The notes are most often unsecured because senior and junior lenders will likely have priority liens on the assets and stock of the company ahead the buyer note. Sellers should try and get a corporate guarantee from the industry or strategic buyer. Financial buyers such as private equity firms typically will not guaranty their notes. That being said, notes are less risky than earn-outs. Should a downturn occur and cash flow materially decrease, Seller’s would be in a position to receive payments on the note ahead of the earn-out payment.

Seller Equity Rollover

Another option for bridging the financing gap that is growing in popularity in mergers and acquisitions is the seller equity rollover. In this scenario, the seller rolls over (retains) equity in his/hers company’s stock or that of a holding company that is formed to acquire the assets or stock of the company. Retaining ownership sends a message to the M&A buyer and the other financing sources that the seller is confident about the future of the company! It is attractive to the buyer because it mutually aligns the interests of all the parties to make the acquired company successful. Over the years we have seen seller equity stakes in the acquired company range from 10% to 40%. Rolling over a significant equity percentage should entitle the original owners to some governance rights (e.g., one or more board seats, etc.) and a say in how the company will operate. Rollover equity usually comes with transfer restrictions. We recommend the seller consult with a tax advisor to make sure the rollover qualifies for tax-free treatment. The upside of a seller equity rollover is that the future value of  the rollover may become significantly greater than the cash received in the original Merger & Acquisition transaction for the majority of the company.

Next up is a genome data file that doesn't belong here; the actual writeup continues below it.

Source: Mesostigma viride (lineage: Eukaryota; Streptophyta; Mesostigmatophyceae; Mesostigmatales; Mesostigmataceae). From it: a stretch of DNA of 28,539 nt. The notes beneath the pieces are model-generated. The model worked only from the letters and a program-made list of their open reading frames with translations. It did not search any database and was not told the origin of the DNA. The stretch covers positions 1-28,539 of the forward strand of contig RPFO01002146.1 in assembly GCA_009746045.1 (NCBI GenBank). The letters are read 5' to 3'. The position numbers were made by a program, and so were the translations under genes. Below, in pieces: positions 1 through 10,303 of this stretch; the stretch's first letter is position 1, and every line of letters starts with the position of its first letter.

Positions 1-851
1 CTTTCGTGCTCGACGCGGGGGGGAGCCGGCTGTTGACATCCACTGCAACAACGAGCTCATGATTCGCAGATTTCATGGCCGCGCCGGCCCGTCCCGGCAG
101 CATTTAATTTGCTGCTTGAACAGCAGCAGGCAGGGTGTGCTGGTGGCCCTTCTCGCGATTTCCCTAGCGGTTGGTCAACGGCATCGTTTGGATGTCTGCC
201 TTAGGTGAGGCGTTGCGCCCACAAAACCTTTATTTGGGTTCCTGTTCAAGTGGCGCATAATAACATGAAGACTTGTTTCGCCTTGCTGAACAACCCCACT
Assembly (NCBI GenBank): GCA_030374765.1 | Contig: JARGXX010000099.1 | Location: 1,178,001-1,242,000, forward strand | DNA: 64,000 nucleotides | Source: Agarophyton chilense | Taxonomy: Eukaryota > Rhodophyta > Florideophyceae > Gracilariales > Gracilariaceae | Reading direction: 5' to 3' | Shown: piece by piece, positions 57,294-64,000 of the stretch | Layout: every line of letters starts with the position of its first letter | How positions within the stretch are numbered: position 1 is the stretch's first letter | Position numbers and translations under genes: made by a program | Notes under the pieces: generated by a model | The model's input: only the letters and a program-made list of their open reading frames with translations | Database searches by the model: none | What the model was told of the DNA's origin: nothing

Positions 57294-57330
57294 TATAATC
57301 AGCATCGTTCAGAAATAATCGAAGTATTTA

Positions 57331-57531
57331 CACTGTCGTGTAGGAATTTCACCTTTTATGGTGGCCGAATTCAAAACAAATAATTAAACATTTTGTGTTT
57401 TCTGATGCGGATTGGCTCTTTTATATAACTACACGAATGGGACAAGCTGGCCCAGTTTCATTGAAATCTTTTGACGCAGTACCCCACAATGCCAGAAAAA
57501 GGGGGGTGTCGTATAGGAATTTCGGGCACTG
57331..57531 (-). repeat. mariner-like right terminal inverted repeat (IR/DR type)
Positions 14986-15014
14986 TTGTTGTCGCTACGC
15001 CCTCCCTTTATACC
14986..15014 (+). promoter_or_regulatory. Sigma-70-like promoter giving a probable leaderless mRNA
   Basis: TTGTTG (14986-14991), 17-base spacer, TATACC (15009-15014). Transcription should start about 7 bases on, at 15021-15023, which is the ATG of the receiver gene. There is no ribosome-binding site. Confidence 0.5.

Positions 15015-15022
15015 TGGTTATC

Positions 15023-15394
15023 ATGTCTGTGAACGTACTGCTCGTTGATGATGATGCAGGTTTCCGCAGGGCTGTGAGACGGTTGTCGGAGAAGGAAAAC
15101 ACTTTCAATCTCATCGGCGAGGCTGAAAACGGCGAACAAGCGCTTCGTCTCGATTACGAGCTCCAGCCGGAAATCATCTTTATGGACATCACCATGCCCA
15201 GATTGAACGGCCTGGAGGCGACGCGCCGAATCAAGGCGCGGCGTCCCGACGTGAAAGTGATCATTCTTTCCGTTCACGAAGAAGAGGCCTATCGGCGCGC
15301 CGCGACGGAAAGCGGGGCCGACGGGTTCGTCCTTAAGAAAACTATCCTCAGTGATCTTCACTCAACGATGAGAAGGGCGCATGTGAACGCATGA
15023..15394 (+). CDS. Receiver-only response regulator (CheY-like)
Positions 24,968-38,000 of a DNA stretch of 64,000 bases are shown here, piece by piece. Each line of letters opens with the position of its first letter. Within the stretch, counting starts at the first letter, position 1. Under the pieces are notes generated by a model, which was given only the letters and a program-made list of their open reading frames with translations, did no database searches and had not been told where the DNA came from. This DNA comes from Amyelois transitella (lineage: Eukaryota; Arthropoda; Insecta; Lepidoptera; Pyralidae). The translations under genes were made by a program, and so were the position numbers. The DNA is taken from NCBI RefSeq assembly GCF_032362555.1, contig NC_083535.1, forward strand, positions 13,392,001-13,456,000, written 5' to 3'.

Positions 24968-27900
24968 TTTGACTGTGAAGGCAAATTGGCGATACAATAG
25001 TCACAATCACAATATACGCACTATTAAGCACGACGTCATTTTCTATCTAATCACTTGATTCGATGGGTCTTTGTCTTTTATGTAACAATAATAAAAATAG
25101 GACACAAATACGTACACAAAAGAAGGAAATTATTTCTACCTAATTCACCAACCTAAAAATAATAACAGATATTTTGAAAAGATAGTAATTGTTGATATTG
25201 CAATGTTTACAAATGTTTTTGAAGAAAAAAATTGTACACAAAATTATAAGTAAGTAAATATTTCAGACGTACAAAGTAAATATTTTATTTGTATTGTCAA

In closing, while there are risks to earn-outs, buyer notes and seller rollover equity, if you feel confident in the future direction of your company and have faith in the buyer, these proven tools can position you to sell your company today and potentially provide you with some upside beyond an all cash merger and acquisition deal.

Bill Quish is a Mergers and Acquisitions Advisor and Certified Exit Planning Advisor (CEPA). He is a Senior Managing Director at Lyons Solutions, LLC. He can be reached at 860-391-8672, bquish@lyonssolutions.com or bill@mergermaven.com.

Copyright 2010 Bill Quish Lyons. All Rights Reserved.